The 1879 Sydney International Exhibition

The Sydney International Exhibition opened the doors of its main building the ‘Garden Palace’ on 17 September 1879 and closed them seven months later. Many figures in colonial Sydney talked of the success of the huge project and the Commissioners of the Sydney International Exhibition certainly felt it had “undoubtedly emphasized a new era in the history of the Colony, and projected the value of Australia on the minds of the inhabitants of those older countries”. But the 1,045,898 visitors that passed through its gates were perhaps the most eloquent testimony to its triumph.

The main feature of the Sydney exhibition, like the international ones that preceded it, was an ornate building, the ‘Garden Palace’, which was over 244 metres long and had a floor space of over 112,000 metres. Designed by the Colonial Architect James Barnet the building included 4.5 million feet of timber, 2.5 million bricks and 243 tone of galvanised corrugated iron. 

This building, and a number of smaller ones, was erected in the grounds of the Sydney Domain where it dominated the Sydney skyline for three brief years before the ‘Garden Palace’ was destroyed by fire in 1882. This was no small loss to the Australian colony as many of the objects shipped from around the globe were still housed in the building and were destroyed as well. It was also a devastating blow for the Powerhouse Museum, or the ‘Technological, Industrial and Sanitary Museum’ as it was then known, for the many of the exhibition objects had been earmarked as the first acquisitions for the new museum.

Planning for the establishment of the Technological Museum began in 1878 and continued through to 1880 when a committee was established to select specimens from the 1879 Exhibition. As the name implies the museum was intended to for the public instruction of ‘working men’ in Australia. For this reason it made perfect sense to select, and purchase, exhibits from the exhibition and many of these were housed in the Ceylon, Singapore and adjacent court of the Garden Palace building. Other objects were to be delivered after they had been displayed at the Melbourne Exhibition which opened in 1880.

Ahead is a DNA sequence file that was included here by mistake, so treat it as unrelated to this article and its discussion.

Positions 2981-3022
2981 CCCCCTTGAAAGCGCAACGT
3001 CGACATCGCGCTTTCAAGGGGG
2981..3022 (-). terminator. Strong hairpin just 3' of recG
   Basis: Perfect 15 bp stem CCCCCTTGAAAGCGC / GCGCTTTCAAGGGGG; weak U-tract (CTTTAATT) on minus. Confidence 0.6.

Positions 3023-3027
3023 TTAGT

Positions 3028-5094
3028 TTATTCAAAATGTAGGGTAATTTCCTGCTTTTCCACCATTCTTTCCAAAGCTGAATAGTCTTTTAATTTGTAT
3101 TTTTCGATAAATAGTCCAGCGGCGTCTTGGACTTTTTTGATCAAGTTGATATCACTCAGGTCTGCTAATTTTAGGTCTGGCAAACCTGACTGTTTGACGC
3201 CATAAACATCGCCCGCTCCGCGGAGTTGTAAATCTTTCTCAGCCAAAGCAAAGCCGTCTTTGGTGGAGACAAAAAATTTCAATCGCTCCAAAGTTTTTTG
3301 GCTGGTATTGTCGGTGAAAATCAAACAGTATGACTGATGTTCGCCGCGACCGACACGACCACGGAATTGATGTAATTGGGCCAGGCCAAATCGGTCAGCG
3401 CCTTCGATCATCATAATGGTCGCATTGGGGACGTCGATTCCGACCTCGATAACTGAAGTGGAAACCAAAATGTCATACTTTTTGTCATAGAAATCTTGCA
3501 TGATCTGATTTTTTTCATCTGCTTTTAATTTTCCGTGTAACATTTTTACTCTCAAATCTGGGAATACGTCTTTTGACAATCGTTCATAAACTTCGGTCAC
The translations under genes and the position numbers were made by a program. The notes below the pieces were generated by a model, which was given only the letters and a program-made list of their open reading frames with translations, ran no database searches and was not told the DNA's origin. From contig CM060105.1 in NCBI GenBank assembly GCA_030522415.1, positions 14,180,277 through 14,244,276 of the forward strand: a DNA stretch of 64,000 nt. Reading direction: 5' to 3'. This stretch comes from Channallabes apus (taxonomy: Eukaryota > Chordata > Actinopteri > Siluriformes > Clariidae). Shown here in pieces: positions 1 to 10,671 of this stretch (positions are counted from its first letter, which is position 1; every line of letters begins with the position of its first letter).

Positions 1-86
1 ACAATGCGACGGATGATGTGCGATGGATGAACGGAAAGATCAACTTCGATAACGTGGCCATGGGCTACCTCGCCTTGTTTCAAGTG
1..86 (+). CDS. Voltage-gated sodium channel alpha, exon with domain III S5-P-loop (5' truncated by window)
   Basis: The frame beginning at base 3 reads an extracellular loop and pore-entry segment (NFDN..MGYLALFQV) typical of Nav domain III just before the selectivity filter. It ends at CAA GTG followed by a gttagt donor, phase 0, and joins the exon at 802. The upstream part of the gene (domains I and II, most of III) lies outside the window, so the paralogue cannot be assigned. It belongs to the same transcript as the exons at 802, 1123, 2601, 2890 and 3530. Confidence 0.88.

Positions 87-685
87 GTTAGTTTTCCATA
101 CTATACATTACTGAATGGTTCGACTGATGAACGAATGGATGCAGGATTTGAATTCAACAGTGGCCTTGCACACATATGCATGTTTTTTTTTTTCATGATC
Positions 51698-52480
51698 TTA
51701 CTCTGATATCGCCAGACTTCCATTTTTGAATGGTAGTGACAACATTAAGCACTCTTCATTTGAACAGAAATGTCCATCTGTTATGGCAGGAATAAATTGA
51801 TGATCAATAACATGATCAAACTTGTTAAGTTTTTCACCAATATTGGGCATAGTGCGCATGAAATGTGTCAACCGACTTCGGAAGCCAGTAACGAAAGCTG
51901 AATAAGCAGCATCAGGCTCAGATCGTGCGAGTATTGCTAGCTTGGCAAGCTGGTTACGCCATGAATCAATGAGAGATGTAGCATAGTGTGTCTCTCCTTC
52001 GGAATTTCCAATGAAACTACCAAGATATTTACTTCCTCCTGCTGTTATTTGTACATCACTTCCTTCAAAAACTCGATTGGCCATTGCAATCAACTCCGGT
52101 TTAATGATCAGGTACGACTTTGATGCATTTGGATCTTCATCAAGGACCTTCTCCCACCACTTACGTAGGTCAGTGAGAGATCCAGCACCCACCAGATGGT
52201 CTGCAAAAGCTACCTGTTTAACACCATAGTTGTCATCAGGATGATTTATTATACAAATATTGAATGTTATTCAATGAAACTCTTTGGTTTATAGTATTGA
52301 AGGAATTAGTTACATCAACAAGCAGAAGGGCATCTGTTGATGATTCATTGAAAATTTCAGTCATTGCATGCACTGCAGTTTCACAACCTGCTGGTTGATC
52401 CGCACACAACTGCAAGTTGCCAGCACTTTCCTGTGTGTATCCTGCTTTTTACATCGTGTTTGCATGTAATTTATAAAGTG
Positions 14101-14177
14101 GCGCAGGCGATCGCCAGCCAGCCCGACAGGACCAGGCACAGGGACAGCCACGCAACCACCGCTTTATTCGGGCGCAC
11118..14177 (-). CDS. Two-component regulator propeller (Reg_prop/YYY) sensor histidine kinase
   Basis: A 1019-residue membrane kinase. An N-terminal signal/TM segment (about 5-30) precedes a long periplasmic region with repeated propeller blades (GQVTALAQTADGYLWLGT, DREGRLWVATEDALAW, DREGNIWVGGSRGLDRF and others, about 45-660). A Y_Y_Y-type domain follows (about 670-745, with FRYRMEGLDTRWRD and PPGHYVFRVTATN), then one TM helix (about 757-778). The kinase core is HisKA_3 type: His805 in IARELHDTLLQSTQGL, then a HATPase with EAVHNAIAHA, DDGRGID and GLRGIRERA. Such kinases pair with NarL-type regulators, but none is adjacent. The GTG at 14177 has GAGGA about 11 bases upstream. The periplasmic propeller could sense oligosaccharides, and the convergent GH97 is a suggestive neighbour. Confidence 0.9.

By September 1882 many of the objects were ready for the Technological Museum’s grand opening when disaster struck and fire engulfed the building. Only a few items were rescued after the fire; a piece of molten glass, a piece of asbestos and a piece of metal from the statue of Queen Victoria while the only thing to survive from the museum collections appear to have been some iron samples donated by Lord Dudley. But the curator, Joseph Maiden, recognised the disaster provided a new opportunity for the museum and he sent out letters to contributors to the 1879 Exhibition asking for new items for the museum. The response was remarkably positive and just over a year later, on 15 December 1883, the Technological Museum, with 5000 objects, was opened to the public in the Agricultural building which had survived the previous year’s fire. 

The Museum’s original objective was to assist in the development of the natural resources of New South Wales, exhibit examples of manufacturing, and publish material to aid producers, manufacturers and consumers in their choices. Given these goals it is no surprise to find the early collection reflected the make-up of the International Exhibition that preceded it shows how close the original links were between the Powerhouse Museums early collections and the 1879 Sydney International Exhibition.

Geoff Barker, 2010

References
Baker, R. T., ‘Technological Museum’, in the Australian Technical Journal of Science and Art, Vol. 1, No. 2, 30 March, 1897
Commissioners of the Sydney International Exhibition, ‘Official Record of the Sydney International Exhibition1879’, Thomas Richards, Government Printer, Sydney 1881
Davison, G., Webber, K., Yesterday’s Tomorrows; the Powerhouse Museum and its Precursors 1880-2005, Powerhouse Publishing in association with the University of New South Wales Press, 2005
P., Proudfoot, R. Maguire, and R. Freestone (eds.), Colonial City Global City, Sydney’s International Exhibition 1879, Crossing Press, Sydney, 2000

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